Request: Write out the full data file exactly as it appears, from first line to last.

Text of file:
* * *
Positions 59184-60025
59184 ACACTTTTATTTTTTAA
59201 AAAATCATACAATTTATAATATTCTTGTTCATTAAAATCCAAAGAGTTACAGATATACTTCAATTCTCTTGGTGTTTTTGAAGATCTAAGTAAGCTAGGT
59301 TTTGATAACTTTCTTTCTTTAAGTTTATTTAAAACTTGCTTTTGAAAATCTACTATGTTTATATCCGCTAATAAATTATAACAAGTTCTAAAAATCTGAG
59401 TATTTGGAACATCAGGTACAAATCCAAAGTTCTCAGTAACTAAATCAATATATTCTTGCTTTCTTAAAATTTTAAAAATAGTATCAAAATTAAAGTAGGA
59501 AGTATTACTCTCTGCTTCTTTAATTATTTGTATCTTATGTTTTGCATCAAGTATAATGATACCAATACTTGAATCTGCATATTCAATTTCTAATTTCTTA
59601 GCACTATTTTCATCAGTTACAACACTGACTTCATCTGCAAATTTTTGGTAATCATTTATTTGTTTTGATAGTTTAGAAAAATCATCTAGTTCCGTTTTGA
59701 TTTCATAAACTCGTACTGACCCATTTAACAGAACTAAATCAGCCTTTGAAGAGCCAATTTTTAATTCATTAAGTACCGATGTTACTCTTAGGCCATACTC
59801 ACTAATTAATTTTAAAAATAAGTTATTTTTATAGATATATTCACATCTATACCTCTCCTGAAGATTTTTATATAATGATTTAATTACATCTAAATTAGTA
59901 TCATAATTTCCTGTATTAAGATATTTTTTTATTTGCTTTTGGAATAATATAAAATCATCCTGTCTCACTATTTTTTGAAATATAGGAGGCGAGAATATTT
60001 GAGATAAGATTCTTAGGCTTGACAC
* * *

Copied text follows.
Positions 59184-60025
59184 ACACTTTTATTTTTTAA
59201 AAAATCATACAATTTATAATATTCTTGTTCATTAAAATCCAAAGAGTTACAGATATACTTCAATTCTCTTGGTGTTTTTGAAGATCTAAGTAAGCTAGGT
59301 TTTGATAACTTTCTTTCTTTAAGTTTATTTAAAACTTGCTTTTGAAAATCTACTATGTTTATATCCGCTAATAAATTATAACAAGTTCTAAAAATCTGAG
59401 TATTTGGAACATCAGGTACAAATCCAAAGTTCTCAGTAACTAAATCAATATATTCTTGCTTTCTTAAAATTTTAAAAATAGTATCAAAATTAAAGTAGGA
59501 AGTATTACTCTCTGCTTCTTTAATTATTTGTATCTTATGTTTTGCATCAAGTATAATGATACCAATACTTGAATCTGCATATTCAATTTCTAATTTCTTA
59601 GCACTATTTTCATCAGTTACAACACTGACTTCATCTGCAAATTTTTGGTAATCATTTATTTGTTTTGATAGTTTAGAAAAATCATCTAGTTCCGTTTTGA
59701 TTTCATAAACTCGTACTGACCCATTTAACAGAACTAAATCAGCCTTTGAAGAGCCAATTTTTAATTCATTAAGTACCGATGTTACTCTTAGGCCATACTC
59801 ACTAATTAATTTTAAAAATAAGTTATTTTTATAGATATATTCACATCTATACCTCTCCTGAAGATTTTTATATAATGATTTAATTACATCTAAATTAGTA
59901 TCATAATTTCCTGTATTAAGATATTTTTTTATTTGCTTTTGGAATAATATAAAATCATCCTGTCTCACTATTTTTTGAAATATAGGAGGCGAGAATATTT
60001 GAGATAAGATTCTTAGGCTTGACAC